There is a legend surrounding the fortune of Boston garage-blues duo Mr. Airplane Man that goes something like this: The late Mark Sandman, frontman for Beantown favorites Morphine, discovered them playing for rent money in front of a liquor store in Cambridge. Despite their limited means -- Tara McManus was banging a five-gallon drum while Margaret Garrett played her Kay guitar through a battery-powered amp -- the racket they made was so potent that Sandman took them under his wing and swept them off to the blues mecca of Memphis to record an album.
As blues mythologies go, the story doesn't have the haunted romance of Robert Johnson bartering his soul with the devil at a crossroads. But it has nonetheless stuck, even though it contains only grains of truth.
"I don't know how that myth got going," Garrett says. "I think it's a combination of several different stories. But I'll tell you the truth and you can do what you want with it."
The truth goes more like this: Garrett and McManus met when they were ten years old at a girls' camp in New Hampshire where they spent their summers. The two shared an obsession with music that had been ingrained in them by their parents -- Tara's parents were blues fans, while Margaret's liked jazz. In their teens, they formed an almost sisterly bond, spending weekends club-hopping, attending Boston's all-ages punk shows.
But by the mid-'90s, their paths had diverged. Garrett was fronting a band in Massachusetts while McManus was off studying African drumming in Pittsburgh.
That's when Sandman intervened in their fate. Garrett had befriended him after approaching him at a Morphine show and asking for guitar lessons.
"I'd go over to his really cool loft-space flat," she says. "We'd listen to music and get stoned and go out to eat, and occasionally he'd actually show me some guitar chords. But it was mostly a hanging-out session, kind of 'How to turn on to music.'"
One of the artists Sandman turned her on to was Howlin' Wolf. Though his ragged blues sounded a world away from white-bread New England, Garrett immediately connected with the raw performances and downtrodden stories.
"It sounds pretty clichéd, but the blues come from a painful, difficult place, and that's something I always related to," Garrett says with a hearty laugh. "Being the sad, anxious person I was growing up, I definitely responded a little bit more to something that was coming from a place of loneliness or pain. It doesn't really move me to pick up a guitar when I'm overwhelmed with joy."
It was also Sandman who convinced Garrett to look outside of Boston for new bandmates, a move that led her to reunite with McManus. Taking their name from the title of a Howlin' Wolf song, and fueled by a passion for Fat Possum artists such as T-Model Ford, and a host of 1960s garage bands, the duo started playing the streets of Massachusetts, eventually taking their swampy hybrid sound through a tour of the South.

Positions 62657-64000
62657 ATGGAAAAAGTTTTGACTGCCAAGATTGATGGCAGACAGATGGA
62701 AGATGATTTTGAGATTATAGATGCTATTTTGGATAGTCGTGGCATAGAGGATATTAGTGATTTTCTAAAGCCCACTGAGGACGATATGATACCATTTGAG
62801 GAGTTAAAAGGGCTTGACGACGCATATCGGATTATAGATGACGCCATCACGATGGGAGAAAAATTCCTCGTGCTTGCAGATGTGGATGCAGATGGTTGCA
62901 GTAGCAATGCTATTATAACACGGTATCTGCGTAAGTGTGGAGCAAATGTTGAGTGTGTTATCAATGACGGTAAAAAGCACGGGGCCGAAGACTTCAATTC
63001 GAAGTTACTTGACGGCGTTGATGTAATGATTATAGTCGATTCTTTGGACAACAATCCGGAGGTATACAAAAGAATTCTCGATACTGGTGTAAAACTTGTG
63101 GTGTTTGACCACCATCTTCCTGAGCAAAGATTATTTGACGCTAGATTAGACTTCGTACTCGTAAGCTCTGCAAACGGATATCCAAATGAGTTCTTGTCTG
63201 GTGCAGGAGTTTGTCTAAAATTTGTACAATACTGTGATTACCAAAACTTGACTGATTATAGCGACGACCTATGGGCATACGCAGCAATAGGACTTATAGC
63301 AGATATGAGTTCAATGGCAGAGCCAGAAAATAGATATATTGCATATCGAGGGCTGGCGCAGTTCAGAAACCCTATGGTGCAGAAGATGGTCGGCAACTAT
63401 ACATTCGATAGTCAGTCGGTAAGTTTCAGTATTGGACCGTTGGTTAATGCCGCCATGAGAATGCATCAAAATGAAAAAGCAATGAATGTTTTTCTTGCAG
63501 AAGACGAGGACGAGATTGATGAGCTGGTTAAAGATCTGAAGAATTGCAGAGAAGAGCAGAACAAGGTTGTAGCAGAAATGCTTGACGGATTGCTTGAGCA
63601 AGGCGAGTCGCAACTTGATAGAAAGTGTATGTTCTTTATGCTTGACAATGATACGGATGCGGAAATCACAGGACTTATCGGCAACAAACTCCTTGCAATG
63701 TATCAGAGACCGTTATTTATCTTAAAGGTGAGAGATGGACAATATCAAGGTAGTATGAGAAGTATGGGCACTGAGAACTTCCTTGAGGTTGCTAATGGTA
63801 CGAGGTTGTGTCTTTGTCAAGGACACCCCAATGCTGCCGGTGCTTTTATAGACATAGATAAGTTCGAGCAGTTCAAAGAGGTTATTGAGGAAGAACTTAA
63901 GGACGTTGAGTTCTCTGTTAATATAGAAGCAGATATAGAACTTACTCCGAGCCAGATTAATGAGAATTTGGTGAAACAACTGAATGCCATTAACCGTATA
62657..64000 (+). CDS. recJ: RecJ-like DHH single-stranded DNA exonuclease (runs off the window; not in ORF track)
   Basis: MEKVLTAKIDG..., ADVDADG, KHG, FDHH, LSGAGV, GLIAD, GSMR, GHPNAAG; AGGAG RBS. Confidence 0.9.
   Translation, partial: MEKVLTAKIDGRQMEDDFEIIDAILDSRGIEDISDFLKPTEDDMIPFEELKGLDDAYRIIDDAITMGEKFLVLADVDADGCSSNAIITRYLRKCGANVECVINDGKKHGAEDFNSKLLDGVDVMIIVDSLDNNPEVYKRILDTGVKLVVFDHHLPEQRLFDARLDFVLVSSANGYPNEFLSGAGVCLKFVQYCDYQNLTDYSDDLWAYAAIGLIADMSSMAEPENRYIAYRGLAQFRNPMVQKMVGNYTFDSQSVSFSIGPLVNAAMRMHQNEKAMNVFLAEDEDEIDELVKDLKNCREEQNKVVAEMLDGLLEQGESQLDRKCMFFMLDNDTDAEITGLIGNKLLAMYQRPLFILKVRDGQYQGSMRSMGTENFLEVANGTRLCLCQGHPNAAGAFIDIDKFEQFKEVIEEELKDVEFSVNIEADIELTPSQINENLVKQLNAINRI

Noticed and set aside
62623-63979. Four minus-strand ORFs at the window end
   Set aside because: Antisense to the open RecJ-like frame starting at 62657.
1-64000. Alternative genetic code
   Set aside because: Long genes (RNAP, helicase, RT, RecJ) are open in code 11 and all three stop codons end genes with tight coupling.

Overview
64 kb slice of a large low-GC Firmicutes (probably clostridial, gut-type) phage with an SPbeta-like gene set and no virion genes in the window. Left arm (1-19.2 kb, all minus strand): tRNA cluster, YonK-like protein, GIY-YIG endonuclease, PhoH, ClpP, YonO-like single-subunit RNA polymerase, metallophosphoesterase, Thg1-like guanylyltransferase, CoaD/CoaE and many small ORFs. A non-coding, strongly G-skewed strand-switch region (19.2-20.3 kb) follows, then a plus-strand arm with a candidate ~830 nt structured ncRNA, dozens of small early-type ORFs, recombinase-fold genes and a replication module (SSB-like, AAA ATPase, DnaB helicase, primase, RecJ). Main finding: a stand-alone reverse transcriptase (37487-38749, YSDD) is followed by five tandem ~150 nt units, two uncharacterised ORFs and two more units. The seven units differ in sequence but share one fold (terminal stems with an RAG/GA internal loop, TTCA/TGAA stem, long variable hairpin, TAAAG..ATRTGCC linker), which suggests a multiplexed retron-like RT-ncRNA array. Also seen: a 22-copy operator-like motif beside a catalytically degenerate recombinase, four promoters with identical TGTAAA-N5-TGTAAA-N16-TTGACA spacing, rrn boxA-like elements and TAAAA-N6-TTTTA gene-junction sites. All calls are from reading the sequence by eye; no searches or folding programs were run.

On the way back from a show in New Orleans, Mr. Airplane Man stopped in Memphis to record Red Lite. Produced by '68 Comeback's Jeffrey Evans, the album mixed covers and originals in a murky soup of rock and blues played with punk swagger. Though it was an interesting template for what was to come, it revealed a band with a lot of cool influences still struggling to assimilate them.
The pair's current release, Moanin', however, hits much closer to the mark. Again mixing covers like Howlin' Wolf's "Commit a Crime" and the traditional spiritual "Jesus on the Mainline" with Garrett originals, the album presents a more primal version of garage blues. Her circular one-string riffs and bottle-slide sounds intertwine with McManus' hypnotic tub-thumping to conjure all kinds of Delta hoodoo. And producer Jeff Diamond (White Stripes, Mooney Suzuki, Andre Williams) helps them overcome the shortcomings of Red Lite by bringing cleaner production, while still keeping the performances loose and gritty.
Despite the album's immediate charms, though, Mr. Airplane Man seems to get more attention for its apparent similarities to another blues-loving guitar-and-drum duo, the White Stripes. It hasn't been helped by the fact that the album was recorded in the Stripes' home base of Detroit and that the bands have toured together. "[Critics act] like they invented the genre and we're trying to cash in on it," McManus says. "That's really annoying."
Again, the truth is far less contrived.
"We never planned to be a guitar-and-drums duo," Garrett says. "We're just two best friends and our world has always been kind of exclusive. Not by choice, but because here's these two really intense friends that for a very long time felt like the rest of the world didn't understand them. We're just two geeks who bonded."
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